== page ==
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article imageUltimatum reaches the deadline, Egyptian revolution isn’t over

By Eko Armunanto     Jul 3, 2013 in World
Egyptian General Abdul Fattah gave Morsi ultimatum Monday saying he has 48 hours to accommodate his opponents with a power sharing agreement or be pushed aside. Morsi said he will not comply, opponents promised another bloodshed, the deadline approaches.
Opponent leaders had started to speak about potential bloodshed after Mohamed Morsi said he will not comply. "We swear by God that we are ready to sacrifice our blood for Egypt and its people against any terrorist, extremist or ignorant," they said in a statement, which was titled "The Final Hours."
"Not America, not Morsi, not anyone can impose their will on the Egyptian people," said Mahmoud Badr of the Tamarod opposition group. He said the "illegitimate president" would be gone Wednesday and that Morsi should be charged with treason
The head of the Egyptian army, General Abdul Fattah al-Sisi, called an emergency meeting with commanding officers hours ahead of the deadline, state TV reported. The general also met Wednesday with a key opposition leader and top Muslim and Coptic Christian clerics in a sign the military is preparing to implement its political road map as a deadline approached for President Mohammed Morsi to either yield to public demands for reform or step aside. State media reported that the "road map" would include a new interim leadership, installed by the military, and a suspension of the Islamist-backed constitution and the Islamist-dominated parliament.
President Mohammed Morsi has already rejected an ultimatum to "meet the demands of the people" or face military intervention. He says he is Egypt's legitimate leader and will not be forced to resign.
BBC says the army has control of the state TV building ahead of the deadline at about 16:30 local time (14:30 GMT). It had been expected to issue a statement soon after the deadline expired, but according to the Facebook page of Egyptian military spokesman Col Ahmad Muhammad Ali, no times have yet been set for official statements or speeches.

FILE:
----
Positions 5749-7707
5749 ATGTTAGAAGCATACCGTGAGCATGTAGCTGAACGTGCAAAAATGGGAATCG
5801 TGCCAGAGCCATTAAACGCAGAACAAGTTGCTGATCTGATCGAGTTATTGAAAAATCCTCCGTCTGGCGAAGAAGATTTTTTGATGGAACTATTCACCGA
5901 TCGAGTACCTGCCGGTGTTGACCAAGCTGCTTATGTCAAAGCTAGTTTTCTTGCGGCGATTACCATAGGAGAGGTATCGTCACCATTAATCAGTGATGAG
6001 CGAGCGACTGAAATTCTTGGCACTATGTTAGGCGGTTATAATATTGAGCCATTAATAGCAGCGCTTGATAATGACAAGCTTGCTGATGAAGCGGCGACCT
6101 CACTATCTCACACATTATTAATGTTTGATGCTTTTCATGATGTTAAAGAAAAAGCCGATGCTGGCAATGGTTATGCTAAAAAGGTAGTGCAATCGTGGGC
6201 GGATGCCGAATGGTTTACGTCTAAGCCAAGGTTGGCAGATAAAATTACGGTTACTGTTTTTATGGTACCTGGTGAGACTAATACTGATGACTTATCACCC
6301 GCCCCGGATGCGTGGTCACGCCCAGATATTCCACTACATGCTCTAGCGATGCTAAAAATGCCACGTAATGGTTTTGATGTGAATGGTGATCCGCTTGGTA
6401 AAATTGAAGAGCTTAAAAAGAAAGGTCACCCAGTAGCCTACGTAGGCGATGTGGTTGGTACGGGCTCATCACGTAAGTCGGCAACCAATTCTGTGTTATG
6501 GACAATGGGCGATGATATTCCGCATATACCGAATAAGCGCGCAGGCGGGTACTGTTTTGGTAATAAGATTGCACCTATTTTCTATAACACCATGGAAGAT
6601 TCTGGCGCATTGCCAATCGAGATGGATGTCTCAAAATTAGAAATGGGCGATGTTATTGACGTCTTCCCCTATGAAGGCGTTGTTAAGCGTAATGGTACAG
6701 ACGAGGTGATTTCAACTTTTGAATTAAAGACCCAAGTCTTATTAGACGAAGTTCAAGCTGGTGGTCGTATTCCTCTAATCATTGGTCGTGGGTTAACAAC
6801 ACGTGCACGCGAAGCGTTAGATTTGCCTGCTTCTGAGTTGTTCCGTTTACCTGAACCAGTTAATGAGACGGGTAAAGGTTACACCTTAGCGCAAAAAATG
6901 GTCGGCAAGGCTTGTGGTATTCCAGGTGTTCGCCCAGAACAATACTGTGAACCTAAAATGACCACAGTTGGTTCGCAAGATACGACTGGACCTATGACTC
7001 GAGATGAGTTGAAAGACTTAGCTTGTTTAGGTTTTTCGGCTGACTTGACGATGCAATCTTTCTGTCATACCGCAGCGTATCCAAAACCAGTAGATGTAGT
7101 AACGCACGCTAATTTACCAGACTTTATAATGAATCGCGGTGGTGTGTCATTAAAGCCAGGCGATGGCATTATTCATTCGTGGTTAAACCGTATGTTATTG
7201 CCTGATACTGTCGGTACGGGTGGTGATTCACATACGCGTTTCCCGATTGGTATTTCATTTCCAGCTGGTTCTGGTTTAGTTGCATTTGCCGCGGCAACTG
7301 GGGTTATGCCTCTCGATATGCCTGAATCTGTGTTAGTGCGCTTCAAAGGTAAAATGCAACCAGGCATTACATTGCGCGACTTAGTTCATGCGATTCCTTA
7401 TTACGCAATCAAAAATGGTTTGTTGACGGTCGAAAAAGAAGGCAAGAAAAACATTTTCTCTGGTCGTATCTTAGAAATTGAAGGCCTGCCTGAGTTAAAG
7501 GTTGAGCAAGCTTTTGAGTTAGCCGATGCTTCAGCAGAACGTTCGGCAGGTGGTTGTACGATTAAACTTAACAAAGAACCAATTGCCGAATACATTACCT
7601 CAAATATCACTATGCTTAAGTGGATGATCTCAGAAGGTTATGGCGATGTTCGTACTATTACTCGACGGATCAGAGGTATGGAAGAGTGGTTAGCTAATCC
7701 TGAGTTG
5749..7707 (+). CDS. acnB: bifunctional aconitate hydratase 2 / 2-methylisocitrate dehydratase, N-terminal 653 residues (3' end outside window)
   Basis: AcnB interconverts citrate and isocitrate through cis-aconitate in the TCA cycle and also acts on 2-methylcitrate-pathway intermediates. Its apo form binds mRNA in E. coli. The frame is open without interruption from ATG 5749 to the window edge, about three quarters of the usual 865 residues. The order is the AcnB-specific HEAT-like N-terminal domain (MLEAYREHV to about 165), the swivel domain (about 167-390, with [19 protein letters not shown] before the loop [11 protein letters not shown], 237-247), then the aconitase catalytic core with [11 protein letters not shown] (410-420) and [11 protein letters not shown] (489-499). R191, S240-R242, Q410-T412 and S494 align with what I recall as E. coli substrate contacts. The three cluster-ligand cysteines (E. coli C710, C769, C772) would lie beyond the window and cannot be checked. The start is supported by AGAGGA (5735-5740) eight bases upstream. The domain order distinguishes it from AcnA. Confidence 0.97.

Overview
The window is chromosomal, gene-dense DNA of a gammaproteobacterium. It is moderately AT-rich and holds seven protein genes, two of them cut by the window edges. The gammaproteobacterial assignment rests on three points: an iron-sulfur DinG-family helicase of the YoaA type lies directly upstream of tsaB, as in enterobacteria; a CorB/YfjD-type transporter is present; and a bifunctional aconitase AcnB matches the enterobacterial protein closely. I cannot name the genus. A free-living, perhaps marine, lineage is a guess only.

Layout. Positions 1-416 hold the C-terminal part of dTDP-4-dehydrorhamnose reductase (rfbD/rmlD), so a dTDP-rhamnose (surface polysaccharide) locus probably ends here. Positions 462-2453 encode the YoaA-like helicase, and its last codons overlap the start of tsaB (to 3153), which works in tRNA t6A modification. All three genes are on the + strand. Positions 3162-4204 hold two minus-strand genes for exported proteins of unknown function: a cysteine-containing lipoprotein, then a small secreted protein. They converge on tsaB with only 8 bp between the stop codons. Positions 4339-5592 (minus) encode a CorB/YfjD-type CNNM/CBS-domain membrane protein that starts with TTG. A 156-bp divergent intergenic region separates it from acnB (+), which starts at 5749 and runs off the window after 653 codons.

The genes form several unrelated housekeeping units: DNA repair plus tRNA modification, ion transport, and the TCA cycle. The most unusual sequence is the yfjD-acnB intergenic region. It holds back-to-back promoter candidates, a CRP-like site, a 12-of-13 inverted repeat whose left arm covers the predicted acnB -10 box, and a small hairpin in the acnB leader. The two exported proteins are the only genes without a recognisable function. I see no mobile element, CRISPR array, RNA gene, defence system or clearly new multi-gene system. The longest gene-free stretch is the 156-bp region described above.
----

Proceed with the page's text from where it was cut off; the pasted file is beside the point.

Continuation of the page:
With the ultimatum, the armed forces appear to have thrown their weight behind those voicing their vehement opposition to Morsi’s Islamist government, and they have joined them in the streets, says Hamdi Alkhshali from CNN. Early Wednesday, soldiers and police set up a perimeter around their central meeting point, Cairo's Tahrir Square, "to secure it from any possible attack," he cited a state-run EgyNews agency.
The meeting between opposition groups and army chief General Abdul Fattah al-Sisi was announced by opposition spokesman Khaled Dwoud in a live telephone interview with state television. It included Mohamed ElBaradei, Egypt's leading democracy advocate, who represents the opposition National Salvation Front coalition and the youth groups leading anti-Morsi protesters. Also in attendance to discuss the proposed political road map were Sheik Ahmed el-Tayeb, grand imam of Al-Azhar mosque, and Pope Tawadros II, patriarch of Egypt's Coptic Christian minority.
Mohamed Abou El Ghar, president of the Egyptian Social Democratic party, tells USA TODAY that the opposition is demanding that Morsi must go, and that there should be a civilian, temporary, honorary president, preferably from the higher constitutional court and a civilian prime minister with a small cabinet to run the country in the coming period.
The democratic reformists and moderates say Morsi's government has tightened its grip on power, moving in an authoritarian direction. Now the irony is that they have joined forces with Mubarak's followers and citizens yearning for the restoration of order through the military's iron hand. Together they are pushing hard to oust Morsi and his Islamist government, which was mainly formed from the ranks of the Muslim Brotherhood. They say they have collected 17 million signatures on a petition to remove him – around 4 million more than the number who voted Morsi into the presidency.
More about Egypt, arab spring, President Mohamed Morsi
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